- 9/22: On Compressing Social Networks, by F. Chierichetti, R. Kumar, S. Lattanzi, M. Mitzenmacher, A. Panconesi, and P. Raghavan.
- 9/22: Permuting Web and Social Graphs, by P. Boldi, M. Santini, and S. Vigna.
- 9/22: You may at some point also went to check this paper Degree Sequence of a Scale-Free Random Graph Process, to get some of the models suggested in the previous paper. We'll look at other papers on this point later.
- Questions for 9/22: How are compressing social networks and the web alike, and different? What role does having an underlying model
play in determining how to compress these types of structures? What properties of the model(s) appear important?
- 9/29 : With the assignment due, no reading for today; however, I expect we'll still be going over Burrows-Wheeler
and Sequitur for this class, so please be prepared.
Additional useful papers for Unit 2:
Unit 3: Data Streams and Data Summaries
- As a general resource, my colleague Justin Thaler is teaching
a course on streaming algorithms this semester; this class webpage is a fantastic resource for information on this big topic. Start here!
Data Streams: Algorithms and Applications. by Muthukrishnan.
Computing on Data Streams by Henzinger, Raghavan, and Rajagopalan.
- Questions for 10/2: How is computing on a data stream different from a "standard"
input-output algorithm? What are the goals, how do you measure
resource usage, what sorts of problems are considered? Where has
computing on data streams had successes? What lower bound techniques
are there showing that computing on data streams can be hard?
Network Applications of Bloom Filters: A Survey. by Broder and Mitzenmacher.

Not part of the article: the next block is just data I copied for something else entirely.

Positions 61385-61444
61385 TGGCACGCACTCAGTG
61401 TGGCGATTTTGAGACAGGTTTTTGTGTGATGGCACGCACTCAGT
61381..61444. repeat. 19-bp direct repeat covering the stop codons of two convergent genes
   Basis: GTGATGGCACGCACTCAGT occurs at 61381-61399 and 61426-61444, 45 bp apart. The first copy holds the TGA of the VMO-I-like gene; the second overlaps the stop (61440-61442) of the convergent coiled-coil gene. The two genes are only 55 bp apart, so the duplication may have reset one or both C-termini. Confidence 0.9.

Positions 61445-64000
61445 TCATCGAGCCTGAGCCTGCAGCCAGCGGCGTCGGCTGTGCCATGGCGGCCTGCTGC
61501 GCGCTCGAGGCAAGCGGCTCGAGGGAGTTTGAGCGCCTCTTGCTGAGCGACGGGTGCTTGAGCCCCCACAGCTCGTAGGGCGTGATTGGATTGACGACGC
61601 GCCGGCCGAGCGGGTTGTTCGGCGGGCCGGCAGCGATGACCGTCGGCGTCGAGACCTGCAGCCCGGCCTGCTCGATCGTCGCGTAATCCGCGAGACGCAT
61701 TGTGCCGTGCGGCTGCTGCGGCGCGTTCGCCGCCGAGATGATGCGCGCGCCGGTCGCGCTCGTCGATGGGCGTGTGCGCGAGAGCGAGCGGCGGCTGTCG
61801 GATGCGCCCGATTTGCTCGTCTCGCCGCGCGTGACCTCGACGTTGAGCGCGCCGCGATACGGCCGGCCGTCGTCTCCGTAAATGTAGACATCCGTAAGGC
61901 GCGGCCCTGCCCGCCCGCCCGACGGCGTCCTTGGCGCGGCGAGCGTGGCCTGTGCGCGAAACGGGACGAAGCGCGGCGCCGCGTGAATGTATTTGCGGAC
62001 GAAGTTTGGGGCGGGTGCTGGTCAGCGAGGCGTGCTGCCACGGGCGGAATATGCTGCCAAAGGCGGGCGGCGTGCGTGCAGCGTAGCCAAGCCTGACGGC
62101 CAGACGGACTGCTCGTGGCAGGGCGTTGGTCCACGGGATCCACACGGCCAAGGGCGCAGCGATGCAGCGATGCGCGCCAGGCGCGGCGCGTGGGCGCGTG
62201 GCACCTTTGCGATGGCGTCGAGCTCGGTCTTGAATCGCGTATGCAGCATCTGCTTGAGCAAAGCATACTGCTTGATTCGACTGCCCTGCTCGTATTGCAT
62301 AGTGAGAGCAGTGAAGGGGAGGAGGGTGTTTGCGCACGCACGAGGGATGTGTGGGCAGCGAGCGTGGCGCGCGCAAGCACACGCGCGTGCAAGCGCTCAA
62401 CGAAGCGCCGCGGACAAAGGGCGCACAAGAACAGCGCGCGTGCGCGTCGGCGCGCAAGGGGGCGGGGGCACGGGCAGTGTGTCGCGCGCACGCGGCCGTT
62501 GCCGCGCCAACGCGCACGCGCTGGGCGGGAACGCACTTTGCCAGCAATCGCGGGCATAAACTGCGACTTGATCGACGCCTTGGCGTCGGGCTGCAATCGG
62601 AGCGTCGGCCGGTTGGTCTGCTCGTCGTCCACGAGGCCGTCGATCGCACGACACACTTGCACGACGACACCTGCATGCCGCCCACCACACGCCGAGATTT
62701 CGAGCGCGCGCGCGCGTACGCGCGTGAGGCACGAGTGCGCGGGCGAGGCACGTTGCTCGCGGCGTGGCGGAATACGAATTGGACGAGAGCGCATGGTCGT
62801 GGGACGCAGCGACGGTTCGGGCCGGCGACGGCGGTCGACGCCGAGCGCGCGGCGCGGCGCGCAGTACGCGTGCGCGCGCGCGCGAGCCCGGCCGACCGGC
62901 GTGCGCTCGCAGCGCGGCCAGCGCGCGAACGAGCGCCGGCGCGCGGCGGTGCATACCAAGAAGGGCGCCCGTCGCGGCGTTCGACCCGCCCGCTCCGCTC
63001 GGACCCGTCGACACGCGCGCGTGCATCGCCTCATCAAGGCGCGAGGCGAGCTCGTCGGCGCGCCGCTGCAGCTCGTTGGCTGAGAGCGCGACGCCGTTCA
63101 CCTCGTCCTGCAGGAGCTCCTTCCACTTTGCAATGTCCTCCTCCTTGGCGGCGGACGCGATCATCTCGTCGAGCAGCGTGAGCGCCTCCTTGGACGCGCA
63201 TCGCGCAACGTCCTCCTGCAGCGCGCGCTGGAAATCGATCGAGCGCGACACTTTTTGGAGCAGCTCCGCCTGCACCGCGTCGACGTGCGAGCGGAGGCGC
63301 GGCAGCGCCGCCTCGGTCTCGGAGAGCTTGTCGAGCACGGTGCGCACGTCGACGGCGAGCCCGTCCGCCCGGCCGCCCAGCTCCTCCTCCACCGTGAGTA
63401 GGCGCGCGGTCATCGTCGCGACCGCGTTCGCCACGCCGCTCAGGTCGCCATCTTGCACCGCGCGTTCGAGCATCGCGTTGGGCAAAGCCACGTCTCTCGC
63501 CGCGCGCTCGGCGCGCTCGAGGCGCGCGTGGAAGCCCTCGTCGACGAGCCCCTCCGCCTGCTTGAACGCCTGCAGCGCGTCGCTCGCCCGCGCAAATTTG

Invertible Bloom Lookup Tables by Goodrich and Mitzenmacher.
- Questions for 10/13:
I've been told that all a Bloom filter does is save a small constant factor in space -- do you agree with this assessment, and whether you do or not, do you think this makes a Bloom filter uninteresting? How could you imagine extending the
Bloom filter? What would you wish a Bloom filter could do that it doesn't?
The IBLT paper focuses on questions relating to the synchronization of sets between
a pair of agents. Can you think of good uses for this solution? Or generalizations to this question?
- 10/18 MapReduce: Simplified Data Processing on Large Clusters
by Dean and Ghemawat.
- 10/18 A Model of Computation for MapReduce by Karloff, Suri and Vassilvitskii.
- Questions for 10/18: Compare and contrast the theory and practice of the MapReduce paradigm. What kind of tasks might MapReduce not be good for?
Are there any eventual scaling problems for this paradigm? Suppose you had access to a large-scale MapReduce system -- what would you
most want to use it for?
Cuckoo Hashing. by Pagh and Rodler
- Questions for 10/25: There are several recent systems papers that suggest uses for cuckoo hashing (or variants)
in real systems. Go find one or more -- give the reference, and explain why cuckoo hashing is (or is not) a seemingly good solution
for the problem the paper is trying to solve.
Additional useful papers for Unit 3: